Dr Robert Atkins published Dr Atkins’ Diet Revolution, which he based on a 1958 article on weight reduction in The Journal Of The American Medical Association. The focus of the diet is limiting the intake of carbohydrates, so the body does not metabolise glucose into energy but instead converts body fat to energy. This process is known as ketosis. The Atkins Diet saw a second surge of popularity in 1992 when he published Dr Atkins’ New Diet Revolution, where he modified parts of the diet but kept the core concept.

Florida weight-loss doctor Sanford Siegal developed a mixture of amino acids and baked them into cookies meant to control his patients’ hunger. On his Cookie Diet, slimmers consumed six cookies a day, totalling approximately 500 calories, and then an evening meal of around 300 calories. Commercially it was a huge success.

Slim-Fast was introduced to the market with its slogan: ‘A shake for breakfast, a shake for lunch, then a sensible dinner’. The plan has been changed since to include meal bars and snacks, but the shakes are still a popular weight-loss tool.

The Scarsdale Diet brought the combined use of grapefruit and ketosis into play with a meal plan limiting dieters to 700 to 1,000 calories per day. It is a very specific, rapid-loss diet that needs to be adhered to for 14 days.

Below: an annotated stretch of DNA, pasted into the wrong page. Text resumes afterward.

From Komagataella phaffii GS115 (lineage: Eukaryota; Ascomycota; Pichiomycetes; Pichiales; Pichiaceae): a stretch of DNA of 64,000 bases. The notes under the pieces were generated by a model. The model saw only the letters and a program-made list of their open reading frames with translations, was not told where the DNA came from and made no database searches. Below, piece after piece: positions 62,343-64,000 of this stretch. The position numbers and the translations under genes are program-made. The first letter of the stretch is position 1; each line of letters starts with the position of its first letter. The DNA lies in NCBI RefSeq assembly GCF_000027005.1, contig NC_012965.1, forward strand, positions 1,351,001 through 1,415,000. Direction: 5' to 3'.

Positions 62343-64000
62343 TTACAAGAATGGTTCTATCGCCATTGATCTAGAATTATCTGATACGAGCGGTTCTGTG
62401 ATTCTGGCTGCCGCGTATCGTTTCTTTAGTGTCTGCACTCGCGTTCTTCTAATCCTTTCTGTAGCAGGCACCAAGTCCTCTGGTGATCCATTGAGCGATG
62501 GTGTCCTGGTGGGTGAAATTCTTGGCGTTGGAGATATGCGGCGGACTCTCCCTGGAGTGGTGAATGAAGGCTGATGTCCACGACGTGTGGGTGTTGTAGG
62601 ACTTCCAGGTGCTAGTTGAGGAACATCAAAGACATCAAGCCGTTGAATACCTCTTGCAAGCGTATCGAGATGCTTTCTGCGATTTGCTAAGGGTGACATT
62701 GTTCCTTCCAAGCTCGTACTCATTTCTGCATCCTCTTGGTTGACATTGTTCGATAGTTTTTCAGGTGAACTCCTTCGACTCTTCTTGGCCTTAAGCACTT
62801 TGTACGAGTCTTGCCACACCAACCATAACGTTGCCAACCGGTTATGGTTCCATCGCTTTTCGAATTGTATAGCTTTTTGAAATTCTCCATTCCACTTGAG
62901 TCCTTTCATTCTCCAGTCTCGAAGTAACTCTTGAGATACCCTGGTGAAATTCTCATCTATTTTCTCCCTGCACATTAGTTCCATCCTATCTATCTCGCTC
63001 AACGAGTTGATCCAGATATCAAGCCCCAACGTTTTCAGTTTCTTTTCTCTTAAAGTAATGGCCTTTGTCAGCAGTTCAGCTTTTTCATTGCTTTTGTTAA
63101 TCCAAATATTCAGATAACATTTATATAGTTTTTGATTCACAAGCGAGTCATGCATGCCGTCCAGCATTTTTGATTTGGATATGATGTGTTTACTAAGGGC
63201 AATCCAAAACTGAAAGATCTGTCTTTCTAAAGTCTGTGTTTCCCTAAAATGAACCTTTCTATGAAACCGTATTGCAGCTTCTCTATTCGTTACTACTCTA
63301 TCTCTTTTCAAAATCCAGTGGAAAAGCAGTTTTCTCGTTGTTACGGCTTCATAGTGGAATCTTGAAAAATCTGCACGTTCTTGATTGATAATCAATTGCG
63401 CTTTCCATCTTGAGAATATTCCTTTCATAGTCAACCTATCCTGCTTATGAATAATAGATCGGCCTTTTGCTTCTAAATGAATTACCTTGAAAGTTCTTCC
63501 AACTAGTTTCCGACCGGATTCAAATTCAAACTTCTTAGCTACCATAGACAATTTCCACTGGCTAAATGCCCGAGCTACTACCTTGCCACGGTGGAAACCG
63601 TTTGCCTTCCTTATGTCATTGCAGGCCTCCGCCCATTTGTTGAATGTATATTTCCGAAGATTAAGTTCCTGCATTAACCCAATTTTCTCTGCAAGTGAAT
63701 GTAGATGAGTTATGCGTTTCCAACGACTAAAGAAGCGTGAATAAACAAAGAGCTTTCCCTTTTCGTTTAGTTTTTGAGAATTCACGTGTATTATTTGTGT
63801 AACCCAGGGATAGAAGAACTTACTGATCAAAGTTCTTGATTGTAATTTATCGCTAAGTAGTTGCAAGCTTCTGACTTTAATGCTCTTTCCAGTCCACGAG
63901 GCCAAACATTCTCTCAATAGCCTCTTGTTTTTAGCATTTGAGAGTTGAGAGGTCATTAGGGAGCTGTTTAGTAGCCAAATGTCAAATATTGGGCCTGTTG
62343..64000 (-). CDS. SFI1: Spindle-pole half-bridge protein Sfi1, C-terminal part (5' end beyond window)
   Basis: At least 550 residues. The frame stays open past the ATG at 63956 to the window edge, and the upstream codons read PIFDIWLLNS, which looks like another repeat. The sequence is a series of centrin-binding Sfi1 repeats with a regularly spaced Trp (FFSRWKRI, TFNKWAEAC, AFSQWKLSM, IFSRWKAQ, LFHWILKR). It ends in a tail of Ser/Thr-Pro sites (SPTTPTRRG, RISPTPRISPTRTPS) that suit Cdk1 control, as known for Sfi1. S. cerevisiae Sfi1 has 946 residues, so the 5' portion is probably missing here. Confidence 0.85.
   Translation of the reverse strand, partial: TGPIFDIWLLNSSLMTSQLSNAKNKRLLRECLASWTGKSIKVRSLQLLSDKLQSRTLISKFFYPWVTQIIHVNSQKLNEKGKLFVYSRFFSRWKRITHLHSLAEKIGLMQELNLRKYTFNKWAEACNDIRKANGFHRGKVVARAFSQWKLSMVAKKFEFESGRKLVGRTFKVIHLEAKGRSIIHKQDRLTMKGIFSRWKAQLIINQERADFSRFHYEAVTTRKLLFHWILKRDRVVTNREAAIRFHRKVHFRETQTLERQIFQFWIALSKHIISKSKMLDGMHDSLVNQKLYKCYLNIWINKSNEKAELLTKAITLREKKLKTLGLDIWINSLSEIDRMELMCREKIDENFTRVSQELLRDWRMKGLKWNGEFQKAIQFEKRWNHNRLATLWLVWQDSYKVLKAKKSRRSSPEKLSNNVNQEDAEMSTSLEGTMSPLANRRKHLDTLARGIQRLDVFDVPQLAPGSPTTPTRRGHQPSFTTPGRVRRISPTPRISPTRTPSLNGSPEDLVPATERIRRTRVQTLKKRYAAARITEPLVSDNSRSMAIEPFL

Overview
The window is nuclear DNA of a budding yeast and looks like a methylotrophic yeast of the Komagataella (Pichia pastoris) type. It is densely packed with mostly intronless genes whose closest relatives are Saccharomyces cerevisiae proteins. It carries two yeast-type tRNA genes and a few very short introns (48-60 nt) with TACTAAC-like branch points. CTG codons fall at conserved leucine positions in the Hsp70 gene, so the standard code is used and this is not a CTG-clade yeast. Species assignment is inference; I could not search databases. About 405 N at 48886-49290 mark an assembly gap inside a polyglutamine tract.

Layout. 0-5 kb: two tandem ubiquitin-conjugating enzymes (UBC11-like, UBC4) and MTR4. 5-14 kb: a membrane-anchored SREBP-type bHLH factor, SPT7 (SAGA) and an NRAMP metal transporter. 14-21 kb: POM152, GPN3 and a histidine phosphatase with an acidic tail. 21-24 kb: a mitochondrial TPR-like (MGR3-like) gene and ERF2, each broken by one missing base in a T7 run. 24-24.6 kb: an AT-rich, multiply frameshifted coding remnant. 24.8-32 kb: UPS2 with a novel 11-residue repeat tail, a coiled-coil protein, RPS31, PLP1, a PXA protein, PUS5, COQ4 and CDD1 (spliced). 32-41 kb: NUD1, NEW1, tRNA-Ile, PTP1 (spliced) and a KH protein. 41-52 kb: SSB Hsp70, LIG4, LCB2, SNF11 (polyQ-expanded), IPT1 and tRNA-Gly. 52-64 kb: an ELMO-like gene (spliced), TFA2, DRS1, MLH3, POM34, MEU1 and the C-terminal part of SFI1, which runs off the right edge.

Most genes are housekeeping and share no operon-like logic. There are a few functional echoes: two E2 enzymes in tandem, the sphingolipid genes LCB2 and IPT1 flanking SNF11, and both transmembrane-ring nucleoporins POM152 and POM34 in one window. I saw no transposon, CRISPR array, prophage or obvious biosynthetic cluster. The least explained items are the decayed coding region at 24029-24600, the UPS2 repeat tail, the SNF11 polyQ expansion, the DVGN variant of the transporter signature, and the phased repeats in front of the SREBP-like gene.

A period in dieting history characterised by its promotion of exercise. Jane Fonda established a second career as a fitness guru thanks to her aerobic workout VHS tapes. Oat-bran diets were in their heyday too, touted as a way to reduce cholesterol.

Jenny Craig was founded in Australia and spread worldwide. This is a weight-management programme that involves sticking to planned meals, which utilise the company’s range of frozen and dried foods, combined with increased physical activity and counselling.

The Zone Diet was popularised by biochemist Barry Sears, who claimed the key to weight loss was staying in ‘The Zone’, where hormones were properly balanced and blood-sugar levels stable. According to Sears, this could be achieved by eating foods in the right proportions at every meal: 40 per cent carbohydrates, 30 per cent protein and 30 per cent fat. It also involves a strict eating schedule, where dieters never go more than five hours without food.

The Baby Food Diet encouraged slimmers to replace two of their daily meals with jars of puréed baby food, then have a healthy evening meal. The availability of gourmet baby food in recent years may make this diet more bearable, though it’s unlikely to come cheap.

American singer Beyoncé has reportedly followed the Maple Syrup diet, an extreme detox, which involves surviving on a concoction of water, maple syrup, lemon juice and cayenne pepper. Weight loss is quickly achieved due to the severe restriction of calories – consuming nine of these drinks a day means dieters take in only around 500 calories.

Google’s most searchedfor diet is the Palaeolithic Diet, also referred to as the Caveman Diet. It is based on the presumed diet of wild plants and animals, which humans would have feasted on in the Palaeolithic era. Dieters avoid any foods linked to the rise in agriculture, including grains, beans, potatoes and dairy products.

The 5:2 Diet is this year’s rage. The plan allows dieters to eat normally for five days and then limit themselves to 25 per cent of their normal calorie intake for two days. It is also meant to help reduce the risk of heart disease, stroke and cancer, and improve cholesterol levels.